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MGT604 - Management of Financial Institutions (alt. code=BNK604)

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    cyberianC

    Pakistan’s central bank has cut the benchmark interest rate by 100 basis points to 8% to help people, businesses and the economy fight against the coronavirus pandemic.
    The higher interest rates mean higher borrowing costs, people will eventually start spending less. The demand for goods and services will then drop, which will cause inflation to fall.
    These changes can affect both inflation and recessions. Inflation refers to the rise in the price of goods and services over time. It is the result of a strong and healthy economy. However, if inflation is left unchecked, it can lead to a significant loss of purchasing power.
    The lower the interest rate, the more willing people are to borrow money to make big purchases, such as houses or cars. When consumers pay less in interest, this gives them more money to spend, which can create a ripple effect of increased spending throughout the economy.
    Businesses and farmers also benefit from lower interest rates, as it encourages them to make large equipment purchases due to the low cost of borrowing. This creates a situation where output and productivity increase.

    The interest rate is a tool available with SBP to create a balance between the rate of inflation
    and economic activities in the country.
    The coronavirus pandemic has created unique challenges for monetary policy due to its non-economic origin and the temporary disruption of economic activity required to combat it.
    In particular, the successive policy rate cuts and sizeable cheap loans provided through the SBP’s enhirced refinancing facilities have helped maintain credit flows, bolster the cash flow of borrowers, and support asset prices.
    Thisl easier monetary policy can provide liquidity support to households and businesses to help them through the ensuing temporary phase of economic disruption.

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    zareenZ

    @zareen said in MGT604 Assignment 1 Solution and Discussion:

    importing the goods by using letter of credit

    Import Letters of Credit Process

    The importer arranges for the issuing bank to open a Letter of Credit in favor of the exporter. The issuing bank transmits the Letter of Credit to the nominated bank, which forwards it to the exporter. The exporter forwards the goods and documents to a freight forwarder.

    Import Letters of Credit Key Features

    An Import Letter of Credit, which is also referred to as a documentary credit, is a financial instrument where the issuing bank, acting on behalf of the importer, contractually agrees to pay the beneficiary or exporter the amount stipulated, provided conditions specified in the Letter of Credit have been satisfied. The bank that issues an Import Letter of Credit will typically use intermediary banks to facilitate the transaction and make payment to the exporter. The Letter of Credit is a separate contract from the contract for the transaction on which it is based. Thus the banks who are involved in financing the transaction are not concerned with the quality of the underlying merchandise or even whether either party fulfills the terms of the sales contract. The issuing bank’s obligation to pay pursuant to Import Letters of Credit are solely conditioned upon the seller’s compliance with the terms and conditions specified in the Import Letter of Credit. In transactions involving Import Letters of Credit, banks are only concerned with documents, not goods.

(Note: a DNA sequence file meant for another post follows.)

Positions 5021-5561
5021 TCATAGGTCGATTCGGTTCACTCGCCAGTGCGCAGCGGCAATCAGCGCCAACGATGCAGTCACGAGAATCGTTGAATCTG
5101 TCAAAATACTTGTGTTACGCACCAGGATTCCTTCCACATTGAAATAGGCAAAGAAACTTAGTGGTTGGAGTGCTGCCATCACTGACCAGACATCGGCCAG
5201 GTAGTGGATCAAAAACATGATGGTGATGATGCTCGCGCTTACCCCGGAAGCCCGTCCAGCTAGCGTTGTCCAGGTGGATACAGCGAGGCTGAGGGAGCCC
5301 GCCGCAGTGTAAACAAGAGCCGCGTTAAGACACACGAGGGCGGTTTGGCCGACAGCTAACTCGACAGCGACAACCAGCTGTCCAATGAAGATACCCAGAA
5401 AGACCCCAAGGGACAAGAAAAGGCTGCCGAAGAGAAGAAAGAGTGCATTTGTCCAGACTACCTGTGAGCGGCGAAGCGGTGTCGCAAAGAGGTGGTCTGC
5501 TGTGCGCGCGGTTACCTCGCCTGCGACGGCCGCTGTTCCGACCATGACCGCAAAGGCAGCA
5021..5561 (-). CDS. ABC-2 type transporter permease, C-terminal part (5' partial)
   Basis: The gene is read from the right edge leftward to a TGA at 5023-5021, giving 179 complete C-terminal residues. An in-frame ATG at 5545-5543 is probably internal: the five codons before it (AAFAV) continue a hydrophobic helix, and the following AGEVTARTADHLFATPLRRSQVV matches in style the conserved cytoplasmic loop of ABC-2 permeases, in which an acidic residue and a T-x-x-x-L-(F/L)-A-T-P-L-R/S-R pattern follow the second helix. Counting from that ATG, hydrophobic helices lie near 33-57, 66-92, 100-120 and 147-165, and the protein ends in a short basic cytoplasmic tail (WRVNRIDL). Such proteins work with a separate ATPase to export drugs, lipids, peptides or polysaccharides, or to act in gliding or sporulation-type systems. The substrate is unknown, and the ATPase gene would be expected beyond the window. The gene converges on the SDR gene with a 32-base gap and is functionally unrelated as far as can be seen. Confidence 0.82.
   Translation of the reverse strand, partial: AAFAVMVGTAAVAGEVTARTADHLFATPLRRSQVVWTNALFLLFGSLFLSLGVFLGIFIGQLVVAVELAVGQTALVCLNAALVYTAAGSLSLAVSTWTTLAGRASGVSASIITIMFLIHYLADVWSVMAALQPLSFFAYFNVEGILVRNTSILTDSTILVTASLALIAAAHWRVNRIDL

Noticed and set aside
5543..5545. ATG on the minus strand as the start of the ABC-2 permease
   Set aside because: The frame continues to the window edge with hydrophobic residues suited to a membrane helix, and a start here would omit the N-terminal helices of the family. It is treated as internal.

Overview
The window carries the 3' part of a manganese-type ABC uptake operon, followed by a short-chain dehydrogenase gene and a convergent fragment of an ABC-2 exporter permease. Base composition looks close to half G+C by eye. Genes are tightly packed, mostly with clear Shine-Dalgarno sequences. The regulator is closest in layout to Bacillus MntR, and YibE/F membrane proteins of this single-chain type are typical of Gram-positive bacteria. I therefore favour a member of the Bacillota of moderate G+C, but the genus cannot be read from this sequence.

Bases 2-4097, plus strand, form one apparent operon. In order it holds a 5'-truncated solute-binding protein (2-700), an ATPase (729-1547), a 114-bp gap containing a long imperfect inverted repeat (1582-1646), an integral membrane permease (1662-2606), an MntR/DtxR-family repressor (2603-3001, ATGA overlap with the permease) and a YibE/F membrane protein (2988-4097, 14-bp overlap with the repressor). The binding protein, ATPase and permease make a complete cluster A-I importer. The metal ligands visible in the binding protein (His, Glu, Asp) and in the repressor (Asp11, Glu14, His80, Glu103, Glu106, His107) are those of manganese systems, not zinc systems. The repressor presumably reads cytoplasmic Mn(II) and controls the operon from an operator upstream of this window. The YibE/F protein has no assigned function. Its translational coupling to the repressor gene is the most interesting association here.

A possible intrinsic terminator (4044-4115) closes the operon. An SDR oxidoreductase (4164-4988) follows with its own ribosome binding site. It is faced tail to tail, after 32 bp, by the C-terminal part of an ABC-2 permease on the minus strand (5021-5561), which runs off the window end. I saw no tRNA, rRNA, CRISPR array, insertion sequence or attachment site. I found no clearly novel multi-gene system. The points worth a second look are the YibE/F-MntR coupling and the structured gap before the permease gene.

Letters of Credit are effective payment instruments that facilitate international trade by providing sellers with an assurance of payment and buyers with cross-border documentary protection.da5362a6-f82c-4acd-8148-a90df8c1b795-image.png

    Using Import Letters of Credit

    Letters of credit are a highly recommended method of funding international trade, and are especially beneficial for high-risk situations, for transactions with new or less-established trade relationships and for transactions where the exporter is satisfied with the creditworthiness of the issuing bank. When Letters of Credit are used to finance trade, the transaction risk is fairly balanced between exporter and importer, assuming that all terms and conditions specified in the Letter of Credit are performed. Payment in Letter of Credit transactions is only made after the goods are shipped by the exporter. A variety of payment, financing and risk mitigation options are available to both the importer and exporter with Letters of Credit. Letters of Credit are a tremendously popular and effective method of financing international trade. They are, however, labor intensive and are a relatively expensive method of financing international transactions.

    Import Letters of Credit Process

    The importer arranges for the issuing bank to open a Letter of Credit in favor of the exporter. The issuing bank transmits the Letter of Credit to the nominated bank, which forwards it to the exporter. The exporter forwards the goods and documents to a freight forwarder. The freight forwarder dispatches the goods and either the dispatcher or the exporter submits documents to the nominated bank. The nominated bank checks documents for compliance with the Letter of Credit and collects payment from the issuing bank for the exporter. The importer’s account at the issuing bank is debited. The issuing bank releases documents to the importer to claim the goods from the carrier and to clear them at customs.

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